|Functional Behavior Assessment: What Are We Teaching and What Are We Implementing?|
|Monday, May 29, 2023|
|10:00 AM–10:50 AM |
|Convention Center 406/407|
|Area: TBA; Domain: Applied Research|
|Chair: Amy Crye (Behavior Services of the Rockies)|
|Discussant: Michele D. Wallace (California State University, Los Angeles)|
|CE Instructor: Amy Crye, M.S.|
In 2015, researchers surveyed practitioners regarding the procedures they used to conduct functional behavior assessments (Oliver, et al., 2015; Roscoe, et al., 2015). The results indicated that while most respondents agreed that functional analysis is a critical component for accurately determining the function of behavior, they primarily focused on indirect and descriptive assessments. Several researchers have identified functional analysis modifications that can address many of the concerns raised related to conducting functional analyses. The purpose of the current symposium is to present data that expands upon previous research to determine the extent to which universities are teaching students on these functional analysis modifications and the degree to which practitioners are implementing these modifications in their functional behavior assessment process.
|Instruction Level: Basic|
|Keyword(s): Course Sequence, Functional Analyses, Functional Assessment, Supervision|
|Target Audience: |
Practitioner BCBAs, Fieldwork Supervisors, University Faculty
|Learning Objectives: (1) Attendees will be able to describe the most common functional behavior assessment strategies taught to students by university faculty and determine needs for further training accordingly. (2) Attendees will be able to explain the strategies most commonly used to teach functional behavior assessment procedures to students. (3) Attendees will be able to describe the most common types of functional behavior assessment strategies employed by practitioners in the field.|
A Survey of Functional Behavior Assessment Methods Taught in Universities: Are We Preparing Behavior Analysts?
|LINDA K. HAYMES (Touro University California), Lisa N. Britton (Britton Behavioral Consulting), Amy Crye (Behavior Services of the Rockies)|
This study was an evaluation of the instructional practices at universities related to indirect functional assessments, descriptive assessments, and functional analyses, as well as functional analysis modifications (e.g., trial-based functional analysis, precursor functional analysis, brief functional analysis). In total 369 people responded to the electronic survey with 174 providing consent to participate in the survey. Of those responders to the survey, 30 identified their primary role as university faculty and 36 identified as primarily a student in a behavior analysis program seeking certification. Results from both university instructors and students indicated that behavior analytic coursework continues to focus primarily on indirect functional assessments, descriptive assessments, and traditional functional analysis practices. Instruction is limited as it relates to the functional analysis modifications that other researchers have highlighted as ways to address limitations to traditional functional analysis. The mode of instruction on functional analysis and modifications is primarily centered on journal articles and case studies. Results will be discussed from the perspective of the types of methods for instruction and what we know in terms of effective instructional practices for the application of skills (i.e., behavioral skills training).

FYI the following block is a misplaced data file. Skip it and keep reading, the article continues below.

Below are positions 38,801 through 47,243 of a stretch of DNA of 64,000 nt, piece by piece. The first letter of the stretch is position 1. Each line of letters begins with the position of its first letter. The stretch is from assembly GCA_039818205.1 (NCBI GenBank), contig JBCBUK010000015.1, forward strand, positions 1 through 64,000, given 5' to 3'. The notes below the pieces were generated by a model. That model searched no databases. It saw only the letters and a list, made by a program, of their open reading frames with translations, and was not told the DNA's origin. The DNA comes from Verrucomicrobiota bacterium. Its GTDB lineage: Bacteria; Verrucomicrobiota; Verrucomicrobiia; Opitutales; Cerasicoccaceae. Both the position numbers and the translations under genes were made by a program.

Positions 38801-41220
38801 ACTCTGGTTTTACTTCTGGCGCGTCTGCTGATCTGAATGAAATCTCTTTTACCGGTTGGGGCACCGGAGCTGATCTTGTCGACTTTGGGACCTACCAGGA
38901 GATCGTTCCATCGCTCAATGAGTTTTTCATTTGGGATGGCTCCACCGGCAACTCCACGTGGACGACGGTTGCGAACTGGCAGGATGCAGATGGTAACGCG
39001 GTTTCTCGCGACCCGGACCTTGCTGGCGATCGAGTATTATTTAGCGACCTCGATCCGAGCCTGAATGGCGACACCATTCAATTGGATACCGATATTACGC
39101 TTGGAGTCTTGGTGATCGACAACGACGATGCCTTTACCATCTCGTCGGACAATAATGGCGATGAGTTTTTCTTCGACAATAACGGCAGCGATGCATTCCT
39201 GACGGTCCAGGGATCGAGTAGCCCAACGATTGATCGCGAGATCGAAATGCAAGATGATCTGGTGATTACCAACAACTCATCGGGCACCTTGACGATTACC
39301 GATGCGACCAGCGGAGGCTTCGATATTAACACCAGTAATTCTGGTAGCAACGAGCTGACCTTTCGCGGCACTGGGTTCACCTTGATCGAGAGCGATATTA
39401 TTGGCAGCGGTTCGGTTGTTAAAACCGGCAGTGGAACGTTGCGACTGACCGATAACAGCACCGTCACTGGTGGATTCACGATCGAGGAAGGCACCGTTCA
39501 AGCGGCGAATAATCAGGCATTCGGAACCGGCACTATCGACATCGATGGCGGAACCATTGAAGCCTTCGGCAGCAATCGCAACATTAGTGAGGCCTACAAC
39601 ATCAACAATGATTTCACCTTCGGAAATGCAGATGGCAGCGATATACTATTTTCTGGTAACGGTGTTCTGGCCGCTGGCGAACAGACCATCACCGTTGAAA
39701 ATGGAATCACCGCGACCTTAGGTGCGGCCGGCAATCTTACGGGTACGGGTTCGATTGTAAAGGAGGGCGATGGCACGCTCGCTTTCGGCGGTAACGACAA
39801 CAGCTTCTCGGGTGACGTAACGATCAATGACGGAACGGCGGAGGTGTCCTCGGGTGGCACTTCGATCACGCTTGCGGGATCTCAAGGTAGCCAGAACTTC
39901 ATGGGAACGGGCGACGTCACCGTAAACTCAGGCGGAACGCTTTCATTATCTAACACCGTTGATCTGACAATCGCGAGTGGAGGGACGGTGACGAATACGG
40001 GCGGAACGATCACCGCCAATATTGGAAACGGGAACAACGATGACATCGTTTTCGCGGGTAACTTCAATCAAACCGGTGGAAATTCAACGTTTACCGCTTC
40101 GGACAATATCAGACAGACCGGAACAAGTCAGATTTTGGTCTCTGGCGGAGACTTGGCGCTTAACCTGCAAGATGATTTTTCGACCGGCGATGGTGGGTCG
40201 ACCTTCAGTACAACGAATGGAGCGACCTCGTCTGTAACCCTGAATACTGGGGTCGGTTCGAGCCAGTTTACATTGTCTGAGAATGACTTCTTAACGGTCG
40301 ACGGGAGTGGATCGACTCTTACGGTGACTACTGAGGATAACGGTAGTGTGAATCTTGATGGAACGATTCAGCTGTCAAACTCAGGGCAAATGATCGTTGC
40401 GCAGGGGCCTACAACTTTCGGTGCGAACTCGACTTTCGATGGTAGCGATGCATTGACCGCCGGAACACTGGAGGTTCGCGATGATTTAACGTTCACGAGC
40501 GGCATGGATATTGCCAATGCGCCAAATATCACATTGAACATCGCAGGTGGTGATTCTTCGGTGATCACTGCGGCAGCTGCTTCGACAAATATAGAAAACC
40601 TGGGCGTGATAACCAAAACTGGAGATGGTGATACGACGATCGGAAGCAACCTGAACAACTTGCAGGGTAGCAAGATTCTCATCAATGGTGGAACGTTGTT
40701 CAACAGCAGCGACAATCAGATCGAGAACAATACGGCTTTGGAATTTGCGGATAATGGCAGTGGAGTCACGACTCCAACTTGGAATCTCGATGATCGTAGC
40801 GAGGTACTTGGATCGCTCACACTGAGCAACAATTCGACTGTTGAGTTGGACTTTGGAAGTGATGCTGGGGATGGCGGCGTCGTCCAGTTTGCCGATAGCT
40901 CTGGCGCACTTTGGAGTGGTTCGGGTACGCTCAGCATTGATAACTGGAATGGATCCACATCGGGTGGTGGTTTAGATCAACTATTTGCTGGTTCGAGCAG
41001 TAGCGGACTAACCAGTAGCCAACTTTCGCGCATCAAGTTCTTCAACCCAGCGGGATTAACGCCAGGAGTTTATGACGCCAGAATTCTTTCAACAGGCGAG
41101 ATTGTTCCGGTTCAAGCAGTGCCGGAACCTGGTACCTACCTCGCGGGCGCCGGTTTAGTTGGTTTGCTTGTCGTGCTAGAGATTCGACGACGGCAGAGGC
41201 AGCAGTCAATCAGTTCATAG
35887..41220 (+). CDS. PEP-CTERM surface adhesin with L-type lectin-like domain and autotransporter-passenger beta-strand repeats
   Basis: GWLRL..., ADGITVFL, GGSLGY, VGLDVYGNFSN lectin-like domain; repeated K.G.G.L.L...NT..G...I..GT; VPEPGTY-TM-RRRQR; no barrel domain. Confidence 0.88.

Practitioner Survey of Functional Behavior Assessment Methods Utilized: Is Research Guiding Our Practices?
|AMY CRYE (Behavior Services of the Rockies), Lisa N. Britton (Britton Behavioral Consulting), Linda K. Haymes (Touro University California)|
Although behavior analysts widely recognize the usefulness of functional analyses in identifying the function of challenging behavior, multiple measures indicate a low percentage of Board Certified Behavior Analysts conduct functional analyses and instead rely on indirect and descriptive assessments. Since these surveys were conducted, additional research and recommendations for modifying functional analysis procedures in ways to eliminate previously identified barriers have been published (e.g., precursor assessment, latency-based assessment, interview informed synthesized contingency analysis). Considering new research and increased accessibility to training via online webinars and conferences, this study investigated whether research and access to information impacts practice at the practitioner level. In total 369 people responded to the survey with 174 providing consent to participate in the survey. One hundred and eight identified their primary role as practitioner, 30 identified their primary role as university faculty, and 36 identified as a student in a behavior analysis program seeking certification. Faculty and student data were analyzed in a separate paper (Haymes et al, 2022). Results of the current study echo those of previous surveys in that the highest percentage of respondents indicated use of indirect and descriptive assessment. The underutilization of traditional functional analysis and functional analysis modifications is impacted by a lack of training on these methods. These results are discussed from the perspective of best practices for assessment and intervention of challenging behaviors in clinical applications.